$275M Spectrum Center upgrades include underground transit center

CHARLOTTE, NC (QUEEN CITY NEWS) — There are major changes coming to downtown centered around the home of the Hornets. Part of the $275 million plan for Spectrum Center upgrades includes an underground transit center.

Charlotte City leaders will decide on Plan A or Plan B for Spectrum Center upgrades.

“Plan A” would place the transit center in the basement of the new development above the current CTC. The idea of ​​the underground transit hub has some cyclists worried about safety.

“The flow and the way it works in Charlotte, it’s just easier to have it above ground,” pilot Deion Alexander said. “I’ve seen people get robbed at subway stations and things like that and it’s just not worth it.”

At a nearly three-hour economic development meeting originally scheduled for 90 minutes, Charlotte City Council and transportation leaders got their first taste of what the underground transportation facility could be. It includes retail and hotel spaces above the transit hub. The Hornets training facility would be part of the development. CATS CEO John Lewis says the current CTC was built in 1995 and has survived its use. He says this project could modernize CATS.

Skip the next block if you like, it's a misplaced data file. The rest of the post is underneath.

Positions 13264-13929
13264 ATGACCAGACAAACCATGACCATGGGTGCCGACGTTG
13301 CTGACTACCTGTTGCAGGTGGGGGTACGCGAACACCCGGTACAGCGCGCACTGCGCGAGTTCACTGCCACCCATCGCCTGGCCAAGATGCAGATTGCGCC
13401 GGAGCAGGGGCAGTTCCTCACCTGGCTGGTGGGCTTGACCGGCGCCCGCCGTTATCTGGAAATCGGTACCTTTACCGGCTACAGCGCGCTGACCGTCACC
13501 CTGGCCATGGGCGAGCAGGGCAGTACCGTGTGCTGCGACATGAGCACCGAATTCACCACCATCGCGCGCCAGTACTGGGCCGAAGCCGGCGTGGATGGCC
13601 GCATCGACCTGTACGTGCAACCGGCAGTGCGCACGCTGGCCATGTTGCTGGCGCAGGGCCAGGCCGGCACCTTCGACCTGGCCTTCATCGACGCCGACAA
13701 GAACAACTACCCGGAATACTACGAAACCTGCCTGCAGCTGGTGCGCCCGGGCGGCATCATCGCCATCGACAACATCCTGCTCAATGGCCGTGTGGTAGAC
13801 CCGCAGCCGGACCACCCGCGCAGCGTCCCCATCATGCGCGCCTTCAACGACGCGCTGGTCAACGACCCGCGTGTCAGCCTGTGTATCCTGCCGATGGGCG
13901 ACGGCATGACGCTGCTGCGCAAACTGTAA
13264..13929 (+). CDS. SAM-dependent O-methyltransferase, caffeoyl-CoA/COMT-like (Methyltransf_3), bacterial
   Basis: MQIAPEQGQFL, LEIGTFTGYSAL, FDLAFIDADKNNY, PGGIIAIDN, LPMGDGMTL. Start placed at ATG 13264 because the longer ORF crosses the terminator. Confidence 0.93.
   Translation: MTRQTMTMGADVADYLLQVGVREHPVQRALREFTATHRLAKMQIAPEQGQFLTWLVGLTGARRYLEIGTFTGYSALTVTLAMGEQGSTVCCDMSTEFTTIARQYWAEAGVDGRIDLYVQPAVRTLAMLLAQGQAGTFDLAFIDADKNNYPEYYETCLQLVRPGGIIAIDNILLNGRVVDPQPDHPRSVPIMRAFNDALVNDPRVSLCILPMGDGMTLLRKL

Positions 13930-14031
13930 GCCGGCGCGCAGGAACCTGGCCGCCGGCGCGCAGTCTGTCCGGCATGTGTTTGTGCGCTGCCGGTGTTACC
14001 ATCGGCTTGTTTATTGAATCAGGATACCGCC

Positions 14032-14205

“I think it’s not something new in the transit industry,” Lewis said. “I think if you look nationally there are a lot of underground bus facilities and rail facilities that have worked very well.”

The light rail would remain above ground. If the council approves Plan A, it will include a temporary transit center for passengers while crews complete construction. Some council members expressed concerns ranging from safety to air quality.

“I think these environmental issues should be taken seriously,” Councilor Braxton Winston said. “I don’t think the suggestion that transit has done anything across the country is enough, especially when you put an equity lens on how transit has been developed.”

Transportation officials say this underground center would not be as deep as a subway.

“When you think of this underground facility, we don’t want you to think of it as a parking garage, think of it as an air terminal,” Lewis said.

A transportation consultant called the facility “unhealthy, discriminatory and a public safety nightmare,” Councilman Gregg Phipps said leaders should consider that prospect.

“It doesn’t give me much comfort to have a facility like that in the basement with other stuff on top of that,” Councilman Greg Phipps said.

Plan B would keep the transit facility above ground and place the Hornets’ training facility in that gravel parking lot across from the Federal Reserve Building. If you’d like to give your opinion on the project, city leaders are running a poll on the website.

Bonny J. Streater